Berger's Clouded Yellow. Colias alfacariensis (Ribbe, 1905)
Wingspan: From 4 to 4.5 cm.
Routes where it can be observed
Open wings: Male butterflies are shining yellow colour and female are light yellow or whitish. Both sexes have a striking black line on the forewings, with a black apex and spots that share the same colour as the background. On the hindwings, black margins are rather thin, and disappear before they get to the anal angle. There are two orange spots in the centre.
Closed wings: The background colour of the closed wings is yellow. There are two white spots surrounded by black and white circles.
Dark Clouded Yellow / Common Clouded Yellow: When their wings are open, both sexes are intense mustard colour. Male butterflies' apex is entirely black, while female butterflies have yellow spots. On their hindwings, the black stripe is broader and well-marked, and it stretches all to the anal angle. Female butterflies make a spiral, similarly to the Berger's Clouded Yellow, though they has many scales on the hindwings and, therefore, seem rather dark. When their wings are closed, they are brighter yellow colour than the Berger's Clouded Yellow, or they are green. The shape of a spiral of these two species is the same, so they cannot be distinguish if there is no light to see the black colour on the Dark Clouded Yellow's hindwings.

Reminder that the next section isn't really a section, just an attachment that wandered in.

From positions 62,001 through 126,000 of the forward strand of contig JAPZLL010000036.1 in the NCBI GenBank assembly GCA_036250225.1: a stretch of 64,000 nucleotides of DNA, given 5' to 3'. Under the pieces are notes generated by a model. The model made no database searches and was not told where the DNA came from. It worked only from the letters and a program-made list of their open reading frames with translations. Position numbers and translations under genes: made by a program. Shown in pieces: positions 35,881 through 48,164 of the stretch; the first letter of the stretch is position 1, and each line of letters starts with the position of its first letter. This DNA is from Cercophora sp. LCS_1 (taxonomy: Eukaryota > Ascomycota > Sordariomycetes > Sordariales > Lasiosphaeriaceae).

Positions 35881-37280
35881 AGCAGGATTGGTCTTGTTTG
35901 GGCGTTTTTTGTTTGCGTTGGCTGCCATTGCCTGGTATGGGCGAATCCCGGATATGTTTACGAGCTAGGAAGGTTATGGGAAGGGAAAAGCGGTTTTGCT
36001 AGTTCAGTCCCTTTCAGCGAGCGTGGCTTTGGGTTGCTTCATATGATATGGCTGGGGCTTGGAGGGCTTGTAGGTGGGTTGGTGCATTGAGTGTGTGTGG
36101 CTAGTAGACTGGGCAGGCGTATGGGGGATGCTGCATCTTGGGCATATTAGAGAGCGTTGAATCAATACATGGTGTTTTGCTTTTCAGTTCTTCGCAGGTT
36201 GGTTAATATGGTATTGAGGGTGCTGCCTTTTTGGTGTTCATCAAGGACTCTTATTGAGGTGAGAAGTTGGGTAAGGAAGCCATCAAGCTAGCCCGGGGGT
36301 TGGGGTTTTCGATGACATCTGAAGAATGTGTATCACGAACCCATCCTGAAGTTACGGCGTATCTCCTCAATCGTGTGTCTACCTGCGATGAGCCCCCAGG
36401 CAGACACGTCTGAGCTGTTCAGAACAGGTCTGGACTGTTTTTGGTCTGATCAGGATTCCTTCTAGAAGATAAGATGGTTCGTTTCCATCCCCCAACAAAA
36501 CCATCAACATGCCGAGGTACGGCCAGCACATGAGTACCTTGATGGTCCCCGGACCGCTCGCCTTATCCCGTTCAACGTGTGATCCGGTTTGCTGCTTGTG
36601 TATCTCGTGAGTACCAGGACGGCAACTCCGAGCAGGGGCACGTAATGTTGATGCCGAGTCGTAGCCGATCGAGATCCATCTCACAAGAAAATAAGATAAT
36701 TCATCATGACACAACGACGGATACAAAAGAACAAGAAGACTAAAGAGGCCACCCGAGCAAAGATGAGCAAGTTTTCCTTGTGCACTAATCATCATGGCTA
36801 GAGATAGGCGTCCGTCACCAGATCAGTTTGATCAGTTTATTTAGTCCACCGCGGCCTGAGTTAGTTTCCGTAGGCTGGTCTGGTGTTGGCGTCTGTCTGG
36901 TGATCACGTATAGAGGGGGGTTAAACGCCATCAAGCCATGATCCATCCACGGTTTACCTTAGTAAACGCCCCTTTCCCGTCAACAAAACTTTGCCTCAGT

Biology and Habitat
They take several generations to fly in spring and at the beginning of summer, but the species is rare and rather unknown in Málaga.
There it limits to mountainous areas, such as pine forests, scrubland, pasture and bushes at an altitude that ranges from 400 m to 1780 m.
Distribution in the Great Path
It has not been seen along the GMP, but it has been spotted in the areas that surround stages 11 and 33, so it might be seen at the stages as well. There is also a possibility to find the species in the mountains, such as the Serranía de Ronda, Arco Calizo Central and the Tejeda and Almijara Mountains.